"Science is a very human form of knowledge. We are always at the brink of the known; we always feel forward for what is to be hoped. Every judgment in science stands on the edge of error and is personal. Science is a tribute to what we can know although we are fallible..." —Jacob Bronowski
What is knowledge and what is the process by which it is obtained? These two question are among the most central in the philosophical subject called epistemology, also know as the philosophy of science. And perhaps the most flawed attempt at an answer to the aforementioned questions is inductivism.
Inductivists hold that the truth is justified true belief. Through so-called inductive logic, a finite set of observations can be generalised to a universal theory. In this sense, observations justify one's believe in a theory, and the more one observes a certain phenomena, the more justified said theory becomes.
However, this is not, nor can it be, how science operates. The elusive 'inductive logic' is completely absent. There is, for example, no reason why we should expect the sun to rise tomorrow simply because we have seen it do so (many times) before. And even if we were to explain why 'inductive logic' can be applied, we would then have to explain why that reason applies as well. Thus we are confronted with an infinite regression.
In fact, all theories which claim that knowledge concerns justified true belief have this vital flaw. For why should we ever accept the justification? Does the justification not also require a further justification?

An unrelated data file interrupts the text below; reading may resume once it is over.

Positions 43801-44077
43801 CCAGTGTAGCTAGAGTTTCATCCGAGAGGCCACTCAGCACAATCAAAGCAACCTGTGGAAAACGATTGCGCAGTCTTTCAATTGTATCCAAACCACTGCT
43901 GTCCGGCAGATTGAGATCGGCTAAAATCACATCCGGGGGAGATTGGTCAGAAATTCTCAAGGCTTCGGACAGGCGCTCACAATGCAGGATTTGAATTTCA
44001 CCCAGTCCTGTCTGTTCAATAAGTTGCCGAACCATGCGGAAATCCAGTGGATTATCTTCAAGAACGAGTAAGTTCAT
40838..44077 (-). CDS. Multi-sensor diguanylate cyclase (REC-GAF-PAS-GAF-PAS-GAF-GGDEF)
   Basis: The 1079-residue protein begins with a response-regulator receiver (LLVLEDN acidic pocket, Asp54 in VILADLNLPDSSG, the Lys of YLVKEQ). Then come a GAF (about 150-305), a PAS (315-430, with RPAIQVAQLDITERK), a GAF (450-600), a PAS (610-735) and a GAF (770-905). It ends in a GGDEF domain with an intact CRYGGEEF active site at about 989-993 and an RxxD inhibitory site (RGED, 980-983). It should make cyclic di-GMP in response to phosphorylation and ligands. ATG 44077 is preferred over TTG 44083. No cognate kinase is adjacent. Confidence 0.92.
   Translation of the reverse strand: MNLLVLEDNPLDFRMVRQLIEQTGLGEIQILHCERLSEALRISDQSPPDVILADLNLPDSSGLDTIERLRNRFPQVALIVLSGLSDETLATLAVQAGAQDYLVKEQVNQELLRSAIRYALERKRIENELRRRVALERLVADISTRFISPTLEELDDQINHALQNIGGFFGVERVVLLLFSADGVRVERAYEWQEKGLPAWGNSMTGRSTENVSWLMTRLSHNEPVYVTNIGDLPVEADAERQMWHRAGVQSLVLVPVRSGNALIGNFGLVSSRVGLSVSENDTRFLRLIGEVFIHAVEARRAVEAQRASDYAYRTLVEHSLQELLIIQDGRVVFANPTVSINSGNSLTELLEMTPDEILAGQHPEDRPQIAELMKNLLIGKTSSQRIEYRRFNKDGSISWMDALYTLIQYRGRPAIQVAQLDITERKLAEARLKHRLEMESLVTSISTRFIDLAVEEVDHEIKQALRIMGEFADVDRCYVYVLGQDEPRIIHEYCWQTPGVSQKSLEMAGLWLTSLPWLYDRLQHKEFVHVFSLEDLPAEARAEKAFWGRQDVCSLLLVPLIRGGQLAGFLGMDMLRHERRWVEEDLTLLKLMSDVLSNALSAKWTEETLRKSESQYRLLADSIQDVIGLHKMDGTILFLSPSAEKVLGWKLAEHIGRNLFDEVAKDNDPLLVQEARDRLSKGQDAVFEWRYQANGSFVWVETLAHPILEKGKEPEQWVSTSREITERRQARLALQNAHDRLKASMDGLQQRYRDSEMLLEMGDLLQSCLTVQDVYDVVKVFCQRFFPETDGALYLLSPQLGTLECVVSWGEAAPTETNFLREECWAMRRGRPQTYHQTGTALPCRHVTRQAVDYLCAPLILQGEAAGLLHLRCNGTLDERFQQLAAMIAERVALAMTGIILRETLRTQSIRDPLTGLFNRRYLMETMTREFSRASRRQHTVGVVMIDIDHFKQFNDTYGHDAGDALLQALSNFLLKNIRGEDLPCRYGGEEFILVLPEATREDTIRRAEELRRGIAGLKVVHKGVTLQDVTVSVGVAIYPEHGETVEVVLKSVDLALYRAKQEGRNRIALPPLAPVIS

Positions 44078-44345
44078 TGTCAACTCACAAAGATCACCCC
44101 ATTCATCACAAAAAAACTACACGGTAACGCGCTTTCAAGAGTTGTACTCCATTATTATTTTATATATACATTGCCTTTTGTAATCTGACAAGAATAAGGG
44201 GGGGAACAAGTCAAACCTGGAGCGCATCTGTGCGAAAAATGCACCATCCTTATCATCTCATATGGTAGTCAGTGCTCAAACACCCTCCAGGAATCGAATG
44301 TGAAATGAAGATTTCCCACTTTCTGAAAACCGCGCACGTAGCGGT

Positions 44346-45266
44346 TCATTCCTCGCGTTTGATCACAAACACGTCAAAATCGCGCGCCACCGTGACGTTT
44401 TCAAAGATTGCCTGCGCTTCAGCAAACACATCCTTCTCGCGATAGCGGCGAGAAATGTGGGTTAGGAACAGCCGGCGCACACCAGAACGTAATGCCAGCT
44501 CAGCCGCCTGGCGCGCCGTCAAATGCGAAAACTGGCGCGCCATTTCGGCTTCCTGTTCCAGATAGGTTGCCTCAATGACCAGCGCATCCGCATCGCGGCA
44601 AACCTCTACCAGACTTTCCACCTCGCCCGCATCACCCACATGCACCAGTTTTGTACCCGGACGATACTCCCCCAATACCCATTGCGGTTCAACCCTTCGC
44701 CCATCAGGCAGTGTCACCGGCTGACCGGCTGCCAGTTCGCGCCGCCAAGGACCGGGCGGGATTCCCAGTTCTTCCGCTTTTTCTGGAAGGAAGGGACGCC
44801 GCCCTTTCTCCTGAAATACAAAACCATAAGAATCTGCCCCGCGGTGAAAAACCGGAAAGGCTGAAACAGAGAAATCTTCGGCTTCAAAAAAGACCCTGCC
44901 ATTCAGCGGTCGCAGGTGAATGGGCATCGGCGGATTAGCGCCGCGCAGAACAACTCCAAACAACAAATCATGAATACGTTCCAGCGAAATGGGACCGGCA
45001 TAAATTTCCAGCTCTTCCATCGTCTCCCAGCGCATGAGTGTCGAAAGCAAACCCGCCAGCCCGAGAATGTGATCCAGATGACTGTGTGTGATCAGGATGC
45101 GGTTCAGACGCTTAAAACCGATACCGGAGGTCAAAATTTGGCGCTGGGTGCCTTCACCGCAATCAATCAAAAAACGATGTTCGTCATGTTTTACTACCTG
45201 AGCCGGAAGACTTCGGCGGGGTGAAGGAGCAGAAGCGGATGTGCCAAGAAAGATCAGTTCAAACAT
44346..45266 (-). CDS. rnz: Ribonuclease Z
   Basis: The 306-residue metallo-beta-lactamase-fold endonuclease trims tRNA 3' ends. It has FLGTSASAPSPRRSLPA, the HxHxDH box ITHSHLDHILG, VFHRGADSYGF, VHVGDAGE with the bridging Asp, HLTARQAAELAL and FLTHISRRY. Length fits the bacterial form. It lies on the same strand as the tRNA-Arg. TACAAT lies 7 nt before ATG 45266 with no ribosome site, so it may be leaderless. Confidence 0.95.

Instead, critical rationalist claim that science is about creating good explanations, where an explanation is a statement about what is out there, how it behaves, and why. Furthermore, explanations are conjectures, which are not supported by anything. All that we require is that those conjectures explain the world around us.
Thus, critical rationalist declare that truth is not justifiable, i.e., certainty is not obtainable. And consequently, people are necessarily fallible, and capable of making errors in all of their endeavours.
This blog is dedicated to the implications which can be drawn from critical rationalism, specifically within the discipline of physics.
A brief and narrow description of myself is as follows. I am a physicist student; my area of research concerns condensed matter theory, specifically topological insulators and periodically driven systems.
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